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Constant Reader > What I'm Reading - August

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message 351: by Flora (new)

Flora Bateman (BookwormFlo) | 211 comments I'm almost half way thru The Garden of Eden and I'm still not so sure about it.


message 352: by Jane (new)

Jane | 452 comments I've just finished Beautiful and Pointless by David Orr. Great subject (poetry) and great book. I would have suggested he omit two of the later chapters because they are too much about poetry infighting and competition to publish, not necessarily of interest to those who don't LOVE poetry. He has a great riff on the difference between what people claim to like and love. The last chapter is just beautiful, and he earns it by being so witty and smart about poetry in the previous chapters. I love this man. I wish he were my son.


message 353: by TheGirlBytheSeaofCortez (last edited Aug 26, 2011 09:43PM) (new)

TheGirlBytheSeaofCortez (Madly77) | 3817 comments Cateline wrote: "I'm reading The Return of the Dancing Master by Henning Mankell. It's a stand alone, not a Wallander. Just started, but it's got me hooked in the first chapter."

I started The Return of the Dancing Master some time back, but couldn't get into it at that time. I thought it was me, not the book, so I've left it on top of a stack, knowing I'd return to it. I'm glad to read you're hooked, Cateline.


message 354: by Ruby (new)

Ruby  Tombstone [With A Vengeance] (rubytombstone) Cateline wrote: "I started Blindness, but couldn't continue. It wasn't the form, but I cannot put my finger on exactly what put me off. It's still in the stack, someday I'll try again, there are too many great re..."

Hoping to finish it this weekend - I'll post a review.


message 355: by Ruby (new)

Ruby  Tombstone [With A Vengeance] (rubytombstone) Okay, I'm only 115 pages in to Blindness, but I just had to share this. For the most part, Saramago's unique style of prose has a sense of momentum, a lyrical and intuitive quality that works really beautifully for the story. And then you hit this passage:

"From this point onward, apart from a few inevitable comments, the story of the old man with the black eyepatch will no longer be followed to the letter, being replaced by a reorganised version of his discourse, re-evaluated in the light of a correct and more appropriate vocabulary. The reason for this previously unforeseen change is the rather formal controlled language, used by the narrator, which almost disqualifies him as a complementary reporter, however important he may be, because without him we would have no way of knowing what happened in the outside world, as a complementary reporter, as we were saying, of these extraordinary events, when as we know the description of any facts can only gain with the rigour and suitability of the terms used."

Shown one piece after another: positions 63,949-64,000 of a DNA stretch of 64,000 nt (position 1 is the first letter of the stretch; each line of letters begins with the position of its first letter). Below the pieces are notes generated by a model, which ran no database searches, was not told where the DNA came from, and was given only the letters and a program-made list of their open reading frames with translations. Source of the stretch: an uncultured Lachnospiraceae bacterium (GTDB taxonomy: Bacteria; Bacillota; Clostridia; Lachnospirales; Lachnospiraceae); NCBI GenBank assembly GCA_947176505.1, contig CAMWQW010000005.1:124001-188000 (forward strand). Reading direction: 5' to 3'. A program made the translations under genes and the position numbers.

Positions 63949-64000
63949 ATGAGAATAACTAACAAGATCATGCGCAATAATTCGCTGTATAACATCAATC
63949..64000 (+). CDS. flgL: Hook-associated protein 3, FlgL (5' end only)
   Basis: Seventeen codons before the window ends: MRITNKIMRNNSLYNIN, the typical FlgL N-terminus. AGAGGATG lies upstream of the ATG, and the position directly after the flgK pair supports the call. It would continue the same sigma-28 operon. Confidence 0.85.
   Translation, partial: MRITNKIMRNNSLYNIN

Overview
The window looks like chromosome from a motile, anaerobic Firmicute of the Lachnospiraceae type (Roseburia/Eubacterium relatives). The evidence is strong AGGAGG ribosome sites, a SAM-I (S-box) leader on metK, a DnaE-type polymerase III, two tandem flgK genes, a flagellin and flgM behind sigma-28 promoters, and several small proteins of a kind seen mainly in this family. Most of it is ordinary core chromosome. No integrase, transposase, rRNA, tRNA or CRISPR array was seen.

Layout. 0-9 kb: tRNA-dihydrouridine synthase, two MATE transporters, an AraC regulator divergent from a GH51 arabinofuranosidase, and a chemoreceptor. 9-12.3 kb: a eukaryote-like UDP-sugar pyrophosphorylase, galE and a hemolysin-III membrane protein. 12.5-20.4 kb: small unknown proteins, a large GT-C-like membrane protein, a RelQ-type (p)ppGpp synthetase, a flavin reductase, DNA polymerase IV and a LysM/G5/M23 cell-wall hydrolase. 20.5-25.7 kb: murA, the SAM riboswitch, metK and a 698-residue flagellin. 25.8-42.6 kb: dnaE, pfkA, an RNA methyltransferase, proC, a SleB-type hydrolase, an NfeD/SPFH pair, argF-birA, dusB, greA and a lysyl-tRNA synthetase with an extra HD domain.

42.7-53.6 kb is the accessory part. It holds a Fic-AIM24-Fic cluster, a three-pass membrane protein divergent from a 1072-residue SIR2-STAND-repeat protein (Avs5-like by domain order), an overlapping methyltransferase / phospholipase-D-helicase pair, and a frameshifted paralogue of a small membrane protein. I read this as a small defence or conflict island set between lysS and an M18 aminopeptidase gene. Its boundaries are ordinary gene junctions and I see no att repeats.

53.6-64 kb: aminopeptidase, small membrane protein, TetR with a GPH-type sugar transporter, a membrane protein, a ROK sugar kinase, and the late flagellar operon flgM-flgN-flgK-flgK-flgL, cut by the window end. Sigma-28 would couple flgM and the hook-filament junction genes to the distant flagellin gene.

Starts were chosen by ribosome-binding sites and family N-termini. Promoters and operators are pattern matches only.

Keep in mind, this is only two sentences. I weep for the translator of this book.


message 356: by Jane (new)

Jane | 452 comments Oh, Ruby, you remind me why I eventually gave up on Blindness.


message 357: by Ruth (last edited Aug 27, 2011 02:32PM) (new)

Ruth | 8888 comments Heehee, Ruby. Saramago does have a dense writing style, doesn't he? Nevertheless, it can stretch to great beauty. I loved this book.

The Dog of Tears...


message 358: by Ruby (new)

Ruby  Tombstone [With A Vengeance] (rubytombstone) It's a great book, but it is taking MUCH longer to get through than I anticipated. It's at the stage where I don't *really* feel like picking it up, but once I do I enjoy it. Then I realise I've just spent an hour reading 10 pages!


message 359: by Ruby (new)

Ruby  Tombstone [With A Vengeance] (rubytombstone) Ruth, I've just read one of your scenes of "great beauty". Wow. Just... wow. There is a scene between the doctor, his wife and the girl with the dark glasses that is just stunning. I don't believe in giving spoilers, and I won't. But the scene I have just read is reminiscent of the scene at the end of The Grapes of Wrath. An act of supreme compassion and sacrifice for the comfort and wellbeing of another. All with no explanation given, or needed on the part of the donor or the recipient of the kindness. This is the sort of scene that stays with you long after you've forgotten everything else about the book. Amazing.


message 360: by Carol (new)


message 361: by Yulia (new)

Yulia | 1613 comments Kitty wrote: "I started The Master and Margarita"

I never could get through the first page of that, though I felt I really ought to read it. Do tell me if it's worth the effort!


message 362: by Carol (new)

Carol | 6831 comments So far it is interesting.


message 363: by Sherry, Doyenne (new)

Sherry | 6929 comments I read the M&M, but I don't think I liked it very much. I don't remember a thing about it, but if you're interested, here's a link to our old discussion when it was the Classics selection:

http://web.archive.org/web/2007090204...


message 364: by Carol (new)

Carol | 6831 comments Thanks Sherry . I will check it out.


message 365: by Sue (new)

Sue | 3135 comments Kitty wrote: "I started The Master and Margarita"

It's on my list to read too Kitty so I'll be interested in what you think of it.


message 366: by Ruby (new)